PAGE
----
You know how most people aren’t clear about what the next step in their career path is or what their ultimate goal is job-wise? Honestly, once most kids realized being Batman was off the table it became hard to answer the question, “What do you want to be when you grow up?” and not much has changed.
What if answering 5 Questions could give you clarity?
Imagine writing down the answers to five simple questions and being able to understand what type of career you truly want and more importantly what types of careers you DO NOT want. The simple act of thoughtfully filling in the blanks with answers from your current and past jobs will bring you a huge dose of clarity. The answers to these five simple questions really become the litmus test for every future job opportunity or career path. In other words they help you snap your career goals into sharp focus.
Here are the 5 Questions:
I feel most unhappy in roles where I _______________________________
At work, I dread _______________________________
I can complete but do not enjoy tasks that _______________________________
I cannot understand why anyone would choose to _______________________________
_______________________________ simply does not appeal to me.
Wow, that seems pretty negative doesn’t it? It does, but the point is to use a negative to prove a positive. If you know these are the things you aren’t looking for, it helps you visualize what you really are looking for. The exercise is built around taking situations from your previous experience and using that information to highlight those roles, tasks, and categories of jobs that aren’t a great fit for you. Then you can measure your career aspirations against this. Check out the example below to see how this works.
Here is an example:
- I feel most unhappy in roles where I : complete repetitive tasks, lack visibility for my efforts, am unable to contribute due to co-worker influence, don’t make a significant impact, lack influence
- At work, I dread: meetings where I don’t have a voice, being told to do things the same way as they have always been done, completing record keeping tasks, having to self-promote, feeling left out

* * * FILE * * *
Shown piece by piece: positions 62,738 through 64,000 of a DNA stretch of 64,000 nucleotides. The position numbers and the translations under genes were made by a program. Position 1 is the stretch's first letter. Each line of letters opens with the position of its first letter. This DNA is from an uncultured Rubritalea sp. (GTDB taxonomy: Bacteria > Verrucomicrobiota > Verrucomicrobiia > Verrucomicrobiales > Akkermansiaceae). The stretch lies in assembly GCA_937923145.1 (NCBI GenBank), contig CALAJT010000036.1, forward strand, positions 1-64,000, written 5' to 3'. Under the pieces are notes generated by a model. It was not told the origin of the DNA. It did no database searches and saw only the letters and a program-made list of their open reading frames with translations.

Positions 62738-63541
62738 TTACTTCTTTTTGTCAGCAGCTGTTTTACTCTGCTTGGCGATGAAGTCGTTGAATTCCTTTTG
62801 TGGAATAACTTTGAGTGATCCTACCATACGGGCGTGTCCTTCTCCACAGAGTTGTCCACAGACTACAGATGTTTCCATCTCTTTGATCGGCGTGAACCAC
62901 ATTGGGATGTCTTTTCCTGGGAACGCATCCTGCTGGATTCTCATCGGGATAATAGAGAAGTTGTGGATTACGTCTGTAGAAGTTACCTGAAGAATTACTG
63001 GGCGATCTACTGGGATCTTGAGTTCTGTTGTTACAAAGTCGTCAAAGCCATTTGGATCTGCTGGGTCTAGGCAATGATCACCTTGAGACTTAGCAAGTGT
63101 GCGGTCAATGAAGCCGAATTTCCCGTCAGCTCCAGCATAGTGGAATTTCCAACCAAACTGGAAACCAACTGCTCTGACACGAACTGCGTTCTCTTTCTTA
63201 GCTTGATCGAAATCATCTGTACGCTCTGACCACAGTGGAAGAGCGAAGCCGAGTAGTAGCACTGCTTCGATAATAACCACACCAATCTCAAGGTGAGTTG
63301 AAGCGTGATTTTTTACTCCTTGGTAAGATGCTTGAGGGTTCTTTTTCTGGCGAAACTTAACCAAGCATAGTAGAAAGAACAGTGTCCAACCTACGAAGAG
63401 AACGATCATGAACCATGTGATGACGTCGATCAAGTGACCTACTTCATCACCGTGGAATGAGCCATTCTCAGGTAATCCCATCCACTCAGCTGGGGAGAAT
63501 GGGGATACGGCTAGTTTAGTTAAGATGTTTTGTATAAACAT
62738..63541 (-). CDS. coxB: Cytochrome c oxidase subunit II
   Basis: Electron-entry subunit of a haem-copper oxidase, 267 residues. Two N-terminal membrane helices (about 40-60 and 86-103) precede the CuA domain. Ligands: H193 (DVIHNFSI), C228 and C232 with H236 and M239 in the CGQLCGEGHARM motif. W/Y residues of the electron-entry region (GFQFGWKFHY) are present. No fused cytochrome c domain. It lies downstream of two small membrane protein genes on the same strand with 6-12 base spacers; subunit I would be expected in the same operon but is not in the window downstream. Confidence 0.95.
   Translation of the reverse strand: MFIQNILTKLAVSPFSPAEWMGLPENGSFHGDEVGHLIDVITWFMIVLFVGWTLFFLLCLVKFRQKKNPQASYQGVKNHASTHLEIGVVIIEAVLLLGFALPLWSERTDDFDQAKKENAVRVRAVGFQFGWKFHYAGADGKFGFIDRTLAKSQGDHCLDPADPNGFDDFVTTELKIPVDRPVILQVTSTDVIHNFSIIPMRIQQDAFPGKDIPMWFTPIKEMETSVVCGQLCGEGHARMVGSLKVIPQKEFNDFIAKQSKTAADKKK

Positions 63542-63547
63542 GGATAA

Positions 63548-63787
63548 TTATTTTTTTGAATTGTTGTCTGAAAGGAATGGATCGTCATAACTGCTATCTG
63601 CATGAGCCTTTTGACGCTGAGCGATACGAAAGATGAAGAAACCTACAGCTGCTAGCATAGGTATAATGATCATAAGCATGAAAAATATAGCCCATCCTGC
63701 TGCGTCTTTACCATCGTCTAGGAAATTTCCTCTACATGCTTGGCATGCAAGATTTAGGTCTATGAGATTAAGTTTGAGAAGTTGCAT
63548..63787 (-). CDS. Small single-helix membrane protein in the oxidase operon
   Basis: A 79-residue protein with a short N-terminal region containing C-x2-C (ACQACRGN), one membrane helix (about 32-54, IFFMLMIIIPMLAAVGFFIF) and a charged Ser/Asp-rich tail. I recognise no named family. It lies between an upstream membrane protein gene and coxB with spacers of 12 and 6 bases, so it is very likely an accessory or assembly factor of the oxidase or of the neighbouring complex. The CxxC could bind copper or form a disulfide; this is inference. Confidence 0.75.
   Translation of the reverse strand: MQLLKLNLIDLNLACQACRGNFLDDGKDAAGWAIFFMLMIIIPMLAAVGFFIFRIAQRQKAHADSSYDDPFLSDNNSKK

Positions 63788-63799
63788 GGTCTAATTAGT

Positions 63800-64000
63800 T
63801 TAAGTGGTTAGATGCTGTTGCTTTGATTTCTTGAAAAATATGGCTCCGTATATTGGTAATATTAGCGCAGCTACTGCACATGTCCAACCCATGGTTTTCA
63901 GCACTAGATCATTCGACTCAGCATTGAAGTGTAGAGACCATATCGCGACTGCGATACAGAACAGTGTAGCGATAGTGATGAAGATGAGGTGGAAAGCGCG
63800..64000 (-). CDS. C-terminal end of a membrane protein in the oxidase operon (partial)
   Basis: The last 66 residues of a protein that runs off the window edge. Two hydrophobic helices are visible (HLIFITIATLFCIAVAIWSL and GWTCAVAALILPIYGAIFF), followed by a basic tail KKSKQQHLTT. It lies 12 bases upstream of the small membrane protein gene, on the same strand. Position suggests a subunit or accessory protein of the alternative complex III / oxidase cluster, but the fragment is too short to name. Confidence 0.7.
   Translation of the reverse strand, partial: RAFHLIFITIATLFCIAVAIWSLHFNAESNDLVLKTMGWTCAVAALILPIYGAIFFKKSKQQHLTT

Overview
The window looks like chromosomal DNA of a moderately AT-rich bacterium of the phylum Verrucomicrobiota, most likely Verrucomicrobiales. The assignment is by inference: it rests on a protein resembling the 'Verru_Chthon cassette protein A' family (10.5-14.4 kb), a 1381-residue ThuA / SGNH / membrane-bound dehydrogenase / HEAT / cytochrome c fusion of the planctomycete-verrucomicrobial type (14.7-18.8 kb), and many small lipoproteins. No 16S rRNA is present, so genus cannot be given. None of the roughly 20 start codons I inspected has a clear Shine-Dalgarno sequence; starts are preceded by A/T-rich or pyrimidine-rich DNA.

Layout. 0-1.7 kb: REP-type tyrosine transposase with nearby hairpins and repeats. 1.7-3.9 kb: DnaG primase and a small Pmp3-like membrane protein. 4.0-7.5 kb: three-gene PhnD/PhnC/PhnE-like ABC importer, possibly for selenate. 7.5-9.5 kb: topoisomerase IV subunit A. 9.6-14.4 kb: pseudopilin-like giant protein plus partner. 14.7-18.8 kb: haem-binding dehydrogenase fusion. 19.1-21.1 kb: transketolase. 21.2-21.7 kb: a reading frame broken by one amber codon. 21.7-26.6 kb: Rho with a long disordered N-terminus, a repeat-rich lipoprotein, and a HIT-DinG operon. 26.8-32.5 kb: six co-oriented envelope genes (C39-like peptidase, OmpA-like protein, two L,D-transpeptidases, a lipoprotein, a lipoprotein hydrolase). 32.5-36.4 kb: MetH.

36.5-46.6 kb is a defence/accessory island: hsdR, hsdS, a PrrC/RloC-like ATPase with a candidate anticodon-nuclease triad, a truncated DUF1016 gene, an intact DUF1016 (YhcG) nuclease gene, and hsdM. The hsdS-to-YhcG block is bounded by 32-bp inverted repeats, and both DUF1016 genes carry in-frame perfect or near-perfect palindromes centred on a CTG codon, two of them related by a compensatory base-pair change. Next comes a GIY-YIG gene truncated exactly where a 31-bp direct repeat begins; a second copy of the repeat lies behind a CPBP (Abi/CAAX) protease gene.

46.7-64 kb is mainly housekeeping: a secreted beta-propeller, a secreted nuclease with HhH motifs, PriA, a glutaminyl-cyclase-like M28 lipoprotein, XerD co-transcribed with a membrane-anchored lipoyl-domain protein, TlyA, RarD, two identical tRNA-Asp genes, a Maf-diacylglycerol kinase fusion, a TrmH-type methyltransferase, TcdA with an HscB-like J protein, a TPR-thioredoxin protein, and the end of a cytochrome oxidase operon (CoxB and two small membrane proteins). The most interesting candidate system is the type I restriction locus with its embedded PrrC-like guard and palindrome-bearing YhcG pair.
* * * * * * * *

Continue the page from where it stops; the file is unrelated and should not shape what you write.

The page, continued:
- I can complete but do not enjoy tasks that: require detail focus on record keeping, record what has already happened, track incremental progress over time, seem trivial
- I cannot understand why anyone would choose to: fly under the radar, do the same things every day, not ask questions, stay in one role for the rest of their career
- Statistical analysis, trend reporting, being stagnant, playing it safe, and listening to uninformed leaders simply does not appeal to me.
Tips for Agile Teams Working Remotely
The answers above help clarify that this individual wants to make an impact. They want their work to matter and they want influence. They are looking for a role where they will face new and interesting challenges every day and not stay stagnant. They want to ask questions and be recognized.
This lens can be used to focus their energy on choosing their next role or even mapping out their entire career path. For instance, it sounds like this individual wants to move into a position of influence or people management where the work is new and challenging, where they spend their day answering questions and working on innovative strategy. What will your answers say about you?